March 8, 2017
Our Alumni who are also Doctors & Nurses
Reflect on their Knowledge of Both Systems
First of a two-part series. Our second installment will spotlight our current students who are also nurses.
Katja Zamrik, MD (Germany) & LAc
Studying Traditional Chinese Medicine as a physician, I was fascinated by the ancient knowledge about the connection between certain organ systems. Over the last 100 years, Western Medicine has been able to find proof of these ancient observations on the molecular level (hormones and enzymes) for example, the connection between the kidneys and bone metabolism and the interplay between the cardiovascular system and the kidneys. Having studied Eastern Medicine has broadened my ability to interpret my patients’ signs and symptoms. Often there are no explanations for these in Western Medicine, yet Chinese Medicine not only describes these patterns but offers treatment plans.”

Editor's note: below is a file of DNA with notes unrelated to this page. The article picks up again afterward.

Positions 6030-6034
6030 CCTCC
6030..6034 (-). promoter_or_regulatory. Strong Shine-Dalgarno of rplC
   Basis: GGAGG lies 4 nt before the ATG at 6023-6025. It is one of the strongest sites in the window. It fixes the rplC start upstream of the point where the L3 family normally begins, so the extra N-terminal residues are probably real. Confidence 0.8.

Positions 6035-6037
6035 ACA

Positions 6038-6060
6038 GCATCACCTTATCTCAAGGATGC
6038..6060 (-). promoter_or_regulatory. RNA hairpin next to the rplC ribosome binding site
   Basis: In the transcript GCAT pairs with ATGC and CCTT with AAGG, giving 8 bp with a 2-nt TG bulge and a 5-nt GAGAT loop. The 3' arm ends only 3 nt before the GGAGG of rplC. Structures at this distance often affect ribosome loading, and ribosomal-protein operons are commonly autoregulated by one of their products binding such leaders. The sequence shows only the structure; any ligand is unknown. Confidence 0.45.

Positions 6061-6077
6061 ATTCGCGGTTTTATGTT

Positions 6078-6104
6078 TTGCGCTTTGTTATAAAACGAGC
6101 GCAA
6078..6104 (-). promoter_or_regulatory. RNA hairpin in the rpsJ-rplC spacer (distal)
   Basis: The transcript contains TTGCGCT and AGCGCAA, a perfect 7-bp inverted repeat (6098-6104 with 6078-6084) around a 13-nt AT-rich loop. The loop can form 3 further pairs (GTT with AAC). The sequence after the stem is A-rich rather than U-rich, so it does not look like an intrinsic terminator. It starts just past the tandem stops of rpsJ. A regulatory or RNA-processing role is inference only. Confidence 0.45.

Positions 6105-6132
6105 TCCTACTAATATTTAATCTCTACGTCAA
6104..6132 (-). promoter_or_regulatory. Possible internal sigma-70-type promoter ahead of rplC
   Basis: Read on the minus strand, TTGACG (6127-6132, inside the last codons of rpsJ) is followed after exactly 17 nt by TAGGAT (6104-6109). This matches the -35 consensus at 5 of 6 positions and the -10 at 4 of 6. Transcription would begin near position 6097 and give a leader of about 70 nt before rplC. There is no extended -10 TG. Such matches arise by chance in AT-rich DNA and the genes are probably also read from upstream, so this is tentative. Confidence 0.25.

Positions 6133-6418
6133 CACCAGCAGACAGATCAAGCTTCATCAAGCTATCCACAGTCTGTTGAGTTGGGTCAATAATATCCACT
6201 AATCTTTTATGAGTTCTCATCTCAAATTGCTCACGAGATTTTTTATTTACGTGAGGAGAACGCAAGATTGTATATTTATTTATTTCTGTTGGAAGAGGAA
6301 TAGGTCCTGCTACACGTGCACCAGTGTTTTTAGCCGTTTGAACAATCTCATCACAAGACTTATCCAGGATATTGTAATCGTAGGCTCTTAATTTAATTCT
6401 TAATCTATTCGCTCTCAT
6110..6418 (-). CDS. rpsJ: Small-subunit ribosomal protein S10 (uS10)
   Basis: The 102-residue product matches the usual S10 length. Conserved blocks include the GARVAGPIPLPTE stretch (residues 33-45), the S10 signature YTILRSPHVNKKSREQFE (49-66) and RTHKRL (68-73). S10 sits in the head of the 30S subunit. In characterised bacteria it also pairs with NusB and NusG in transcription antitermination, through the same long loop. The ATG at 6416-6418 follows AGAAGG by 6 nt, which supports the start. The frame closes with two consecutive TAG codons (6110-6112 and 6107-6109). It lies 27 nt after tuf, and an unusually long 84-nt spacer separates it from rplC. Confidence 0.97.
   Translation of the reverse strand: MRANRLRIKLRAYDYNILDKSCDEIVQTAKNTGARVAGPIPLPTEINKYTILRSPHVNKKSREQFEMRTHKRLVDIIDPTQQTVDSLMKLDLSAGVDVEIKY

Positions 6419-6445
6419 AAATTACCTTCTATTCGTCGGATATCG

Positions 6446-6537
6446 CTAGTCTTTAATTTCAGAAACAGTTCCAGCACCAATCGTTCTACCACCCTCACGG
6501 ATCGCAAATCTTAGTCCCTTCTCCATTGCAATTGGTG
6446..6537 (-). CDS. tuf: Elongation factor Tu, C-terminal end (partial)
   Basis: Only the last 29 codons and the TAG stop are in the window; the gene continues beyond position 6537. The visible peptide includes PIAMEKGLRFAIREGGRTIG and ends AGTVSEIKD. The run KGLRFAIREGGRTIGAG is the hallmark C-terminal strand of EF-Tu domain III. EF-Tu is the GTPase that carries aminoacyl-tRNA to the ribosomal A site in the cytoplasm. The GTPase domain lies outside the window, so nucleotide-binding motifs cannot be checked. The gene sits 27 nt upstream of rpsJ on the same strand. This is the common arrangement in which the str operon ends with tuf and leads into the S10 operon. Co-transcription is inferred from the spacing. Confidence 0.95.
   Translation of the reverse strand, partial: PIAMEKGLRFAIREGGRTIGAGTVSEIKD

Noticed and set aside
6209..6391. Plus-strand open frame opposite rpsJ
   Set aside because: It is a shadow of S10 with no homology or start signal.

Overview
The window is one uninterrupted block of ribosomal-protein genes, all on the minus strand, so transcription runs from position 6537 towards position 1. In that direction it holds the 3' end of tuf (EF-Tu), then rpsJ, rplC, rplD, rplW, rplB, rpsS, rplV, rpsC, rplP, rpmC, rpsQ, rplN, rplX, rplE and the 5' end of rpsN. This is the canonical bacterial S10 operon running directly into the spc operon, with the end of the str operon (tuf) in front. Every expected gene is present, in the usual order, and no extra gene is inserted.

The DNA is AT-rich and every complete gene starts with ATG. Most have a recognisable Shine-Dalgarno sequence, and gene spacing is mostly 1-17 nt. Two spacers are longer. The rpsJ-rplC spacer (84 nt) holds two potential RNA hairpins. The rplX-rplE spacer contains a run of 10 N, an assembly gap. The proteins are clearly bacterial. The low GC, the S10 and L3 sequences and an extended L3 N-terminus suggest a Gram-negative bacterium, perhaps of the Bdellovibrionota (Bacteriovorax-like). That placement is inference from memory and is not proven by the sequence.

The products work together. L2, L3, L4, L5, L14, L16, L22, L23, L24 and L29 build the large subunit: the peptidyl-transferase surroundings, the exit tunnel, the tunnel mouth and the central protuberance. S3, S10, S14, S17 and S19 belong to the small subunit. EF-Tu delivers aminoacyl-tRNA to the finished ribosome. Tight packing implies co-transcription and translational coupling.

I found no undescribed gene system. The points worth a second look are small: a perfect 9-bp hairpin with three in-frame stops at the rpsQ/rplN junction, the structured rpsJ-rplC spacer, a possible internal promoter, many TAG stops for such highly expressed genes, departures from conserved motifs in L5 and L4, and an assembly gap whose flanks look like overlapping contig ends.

–Katja Zamrik, MD (Germany) & LAc, Spring 2014 AIMC Berkeley graduate and AIMC Berkeley Professional Clinic Practitioner
Yasu Kiba, RN & LAc
“I want to do whatever is best for my client—some times that will be western medicine and sometimes acupuncture. With Western medicine, there are some diseases that are now curable: leukemia, skin cancer. That’s a great reason to use Western Medicine.
But reducing the side effects, boosting the immune system, these are good reasons to use Oriental Medicine. A lot of people, they think I’m not sick but I’m not feeling well. These are good candidates for Eastern medicine. It seems like it causes less harm for the human body, with less side effects. It’s a nature based practice.”
–Yasu Kiba, RN, LAc, Spring 2015 AIMC Berkeley graduate
Sheela Rajan, MD, LAc
“I find it exciting to hear about how a breach baby can be turned to the correct position at near full term by doing acupuncture on the mother’s foot so she can have a normal delivery! Also there isn’t much Western medicine can do about treating the common cold, but an acupuncturist can differentiate so many types of colds and treat them accordingly.”
–Sheela Rajan, MD, Fall 2016 AIMC Berkeley graduate